WOLA: Advocacy for Human Rights in the Americas

(AP Photo/Rebecca Blackwell)

30 Aug 2018 | Press Release

Mexico Must Summon Political Will to Fully Implement Law on Forced Disappearances

On International Day of the Victims of Enforced Disappearances, Mexico Government Must Take Responsibility for Disappearances Crisis

Washington, DC—Yesterday, Mexico President Enrique Peña Nieto released a video defending the government’s original investigation into the attack and forced disappearance of 43 students at the hands of security forces and criminal organizations in 2014. That investigation has been widely discredited by international organizations and experts, and was also deemed fatally flawed in a Mexican federal court ruling earlier this year. In a country where at least 37,000 people have disappeared since 2007, Peña Nieto’s recent comments—alongside the apparent lack of political will to implement a historic 2017 law on forced disappearances—are representative of his government’s broader failure to guarantee truth and justice to victims and families of the disappeared, according to research and advocacy group the Washington Office on Latin America (WOLA).

“It’s all too clear that one of the biggest legacies of the Peña Nieto administration will be its shameful failure to provide answers to the tens of thousands of families tirelessly searching for their missing loved ones,” said WOLA Assistant Director for Mexico Ximena Suárez-Enríquez.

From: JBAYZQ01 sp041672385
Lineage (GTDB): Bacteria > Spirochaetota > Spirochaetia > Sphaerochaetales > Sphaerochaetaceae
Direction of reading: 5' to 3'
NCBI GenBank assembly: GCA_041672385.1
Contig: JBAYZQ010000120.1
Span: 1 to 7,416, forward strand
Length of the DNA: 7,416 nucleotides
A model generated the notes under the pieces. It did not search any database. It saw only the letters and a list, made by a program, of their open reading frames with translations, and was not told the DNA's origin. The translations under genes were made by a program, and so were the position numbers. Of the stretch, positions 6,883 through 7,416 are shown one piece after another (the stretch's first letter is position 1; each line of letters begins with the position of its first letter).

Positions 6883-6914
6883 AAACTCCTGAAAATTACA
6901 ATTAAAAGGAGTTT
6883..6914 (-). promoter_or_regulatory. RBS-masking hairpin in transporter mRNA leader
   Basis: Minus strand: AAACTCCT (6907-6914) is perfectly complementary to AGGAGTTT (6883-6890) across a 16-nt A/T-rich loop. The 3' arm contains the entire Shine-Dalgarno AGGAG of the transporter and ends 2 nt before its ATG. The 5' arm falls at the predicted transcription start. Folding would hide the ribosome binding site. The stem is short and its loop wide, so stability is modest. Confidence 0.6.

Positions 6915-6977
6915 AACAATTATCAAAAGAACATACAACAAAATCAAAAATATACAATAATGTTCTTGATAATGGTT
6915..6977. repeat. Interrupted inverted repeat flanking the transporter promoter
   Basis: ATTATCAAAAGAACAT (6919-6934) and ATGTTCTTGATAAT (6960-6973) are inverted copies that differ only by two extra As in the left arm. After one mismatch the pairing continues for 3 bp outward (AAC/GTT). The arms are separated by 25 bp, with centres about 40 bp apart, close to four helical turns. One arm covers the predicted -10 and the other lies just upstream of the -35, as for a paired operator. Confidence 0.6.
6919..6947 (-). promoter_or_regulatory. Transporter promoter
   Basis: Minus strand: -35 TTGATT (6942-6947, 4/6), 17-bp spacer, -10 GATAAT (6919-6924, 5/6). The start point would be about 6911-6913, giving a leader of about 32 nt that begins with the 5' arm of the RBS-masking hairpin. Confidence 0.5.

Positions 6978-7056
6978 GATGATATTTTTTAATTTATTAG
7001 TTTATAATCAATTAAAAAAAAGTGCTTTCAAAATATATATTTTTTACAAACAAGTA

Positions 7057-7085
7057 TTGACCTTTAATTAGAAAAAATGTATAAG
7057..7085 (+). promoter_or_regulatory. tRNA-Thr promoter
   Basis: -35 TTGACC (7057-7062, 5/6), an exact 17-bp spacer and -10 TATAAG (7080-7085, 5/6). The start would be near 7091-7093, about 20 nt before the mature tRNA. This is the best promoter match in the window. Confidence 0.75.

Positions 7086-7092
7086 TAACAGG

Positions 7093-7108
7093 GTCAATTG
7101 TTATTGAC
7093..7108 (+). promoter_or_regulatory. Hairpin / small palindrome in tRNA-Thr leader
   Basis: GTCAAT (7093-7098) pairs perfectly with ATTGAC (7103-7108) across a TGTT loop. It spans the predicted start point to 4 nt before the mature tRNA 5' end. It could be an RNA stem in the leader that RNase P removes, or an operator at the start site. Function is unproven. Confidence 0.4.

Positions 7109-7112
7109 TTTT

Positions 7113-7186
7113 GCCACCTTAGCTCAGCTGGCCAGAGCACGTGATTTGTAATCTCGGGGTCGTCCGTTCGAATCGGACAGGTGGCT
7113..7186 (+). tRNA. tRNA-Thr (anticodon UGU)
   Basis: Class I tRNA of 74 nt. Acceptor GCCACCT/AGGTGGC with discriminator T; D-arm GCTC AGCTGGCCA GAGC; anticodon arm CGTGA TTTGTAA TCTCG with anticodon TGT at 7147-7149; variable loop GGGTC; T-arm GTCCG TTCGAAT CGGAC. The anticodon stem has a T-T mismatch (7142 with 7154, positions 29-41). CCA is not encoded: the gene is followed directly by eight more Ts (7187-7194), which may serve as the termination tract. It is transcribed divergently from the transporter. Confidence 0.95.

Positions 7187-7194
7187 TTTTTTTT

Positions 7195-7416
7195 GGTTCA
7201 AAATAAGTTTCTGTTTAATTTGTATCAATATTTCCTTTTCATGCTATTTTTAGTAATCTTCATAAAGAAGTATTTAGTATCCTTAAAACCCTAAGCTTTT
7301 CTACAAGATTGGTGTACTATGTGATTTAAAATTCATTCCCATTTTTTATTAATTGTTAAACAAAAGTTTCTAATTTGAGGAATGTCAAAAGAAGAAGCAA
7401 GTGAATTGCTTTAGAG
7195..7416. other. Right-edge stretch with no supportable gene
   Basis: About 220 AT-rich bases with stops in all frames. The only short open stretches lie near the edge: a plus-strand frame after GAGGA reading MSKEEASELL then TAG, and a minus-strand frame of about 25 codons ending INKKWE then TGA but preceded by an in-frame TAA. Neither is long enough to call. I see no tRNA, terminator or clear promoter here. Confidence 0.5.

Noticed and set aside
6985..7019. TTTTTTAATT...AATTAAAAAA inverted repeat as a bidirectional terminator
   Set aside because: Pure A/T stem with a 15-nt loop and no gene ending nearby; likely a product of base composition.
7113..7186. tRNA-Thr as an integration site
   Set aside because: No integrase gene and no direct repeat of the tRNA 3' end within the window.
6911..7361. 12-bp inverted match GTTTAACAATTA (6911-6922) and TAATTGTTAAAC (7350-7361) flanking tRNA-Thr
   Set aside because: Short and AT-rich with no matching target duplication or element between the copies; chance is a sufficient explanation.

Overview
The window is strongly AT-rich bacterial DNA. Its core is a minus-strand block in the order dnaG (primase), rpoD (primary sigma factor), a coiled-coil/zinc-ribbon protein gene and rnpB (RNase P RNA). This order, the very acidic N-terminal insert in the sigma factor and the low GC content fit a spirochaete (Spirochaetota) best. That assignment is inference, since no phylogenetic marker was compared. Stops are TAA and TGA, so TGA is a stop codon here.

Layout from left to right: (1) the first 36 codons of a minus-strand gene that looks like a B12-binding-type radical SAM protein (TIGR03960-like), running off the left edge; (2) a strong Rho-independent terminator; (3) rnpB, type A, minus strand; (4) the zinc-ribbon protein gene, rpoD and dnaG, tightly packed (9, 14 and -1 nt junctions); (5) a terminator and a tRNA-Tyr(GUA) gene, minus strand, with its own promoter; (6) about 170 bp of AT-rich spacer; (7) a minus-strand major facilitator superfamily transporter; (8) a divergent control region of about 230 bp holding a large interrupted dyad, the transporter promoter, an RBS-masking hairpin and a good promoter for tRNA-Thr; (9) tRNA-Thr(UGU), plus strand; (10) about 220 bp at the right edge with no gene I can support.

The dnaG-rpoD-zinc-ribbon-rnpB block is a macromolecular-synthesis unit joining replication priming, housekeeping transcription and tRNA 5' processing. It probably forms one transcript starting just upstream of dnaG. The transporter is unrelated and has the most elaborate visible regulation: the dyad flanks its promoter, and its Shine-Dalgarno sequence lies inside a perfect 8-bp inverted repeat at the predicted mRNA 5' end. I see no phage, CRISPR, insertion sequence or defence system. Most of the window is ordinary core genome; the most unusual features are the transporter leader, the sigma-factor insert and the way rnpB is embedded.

While Peña Nieto signed the General Law on Disappearances in November 2017, it is clear that its implementation has not been a priority for his administration. One of the most important aspects of the law was the creation of a National Search Commission (Comisión Nacional de Búsqueda), tasked with leading search efforts for missing persons. However, with reportedly only 20 employees working in poorly equipped offices, the Commission remains understaffed and underfunded. Victims, families of the disappeared, and the human rights groups accompanying them have pointed to the Commission’s failure to develop a concrete plan to coordinate search efforts with state-level authorities, leaving it up to families to search for their missing loved ones.

“The government is supposed to take the lead in searching for the disappeared, instead of forcing that responsibility onto families,” said Suarez. “If the National Search Commission lacks an effective strategy to lead nationwide searches for the disappeared, then all we have here is a law that looks good on paper but actually changes very little.”

Another major challenge involving the law’s full implementation is the number of forensic experts needed to identify the human remains being uncovered in mass graves across the country. This is arguably a key area where Mexico must demonstrate political will, including by welcoming international assistance and oversight when necessary: as stated recently by the UN Human Rights Office in Mexico, the country would do well to “deepen its openness to international scrutiny and assistance” as part of its efforts to combat the disappearances crisis.

“It’s time to prioritize doing what’s necessary to finally bring justice to the tens of thousands of disappeared victims and their families,” said Suarez. “Mexico’s government must take bold steps to ensure that the 2017 law on disappearances is swiftly and fully implemented, and that includes proactively seeking out technical assistance and allowing for international oversight.”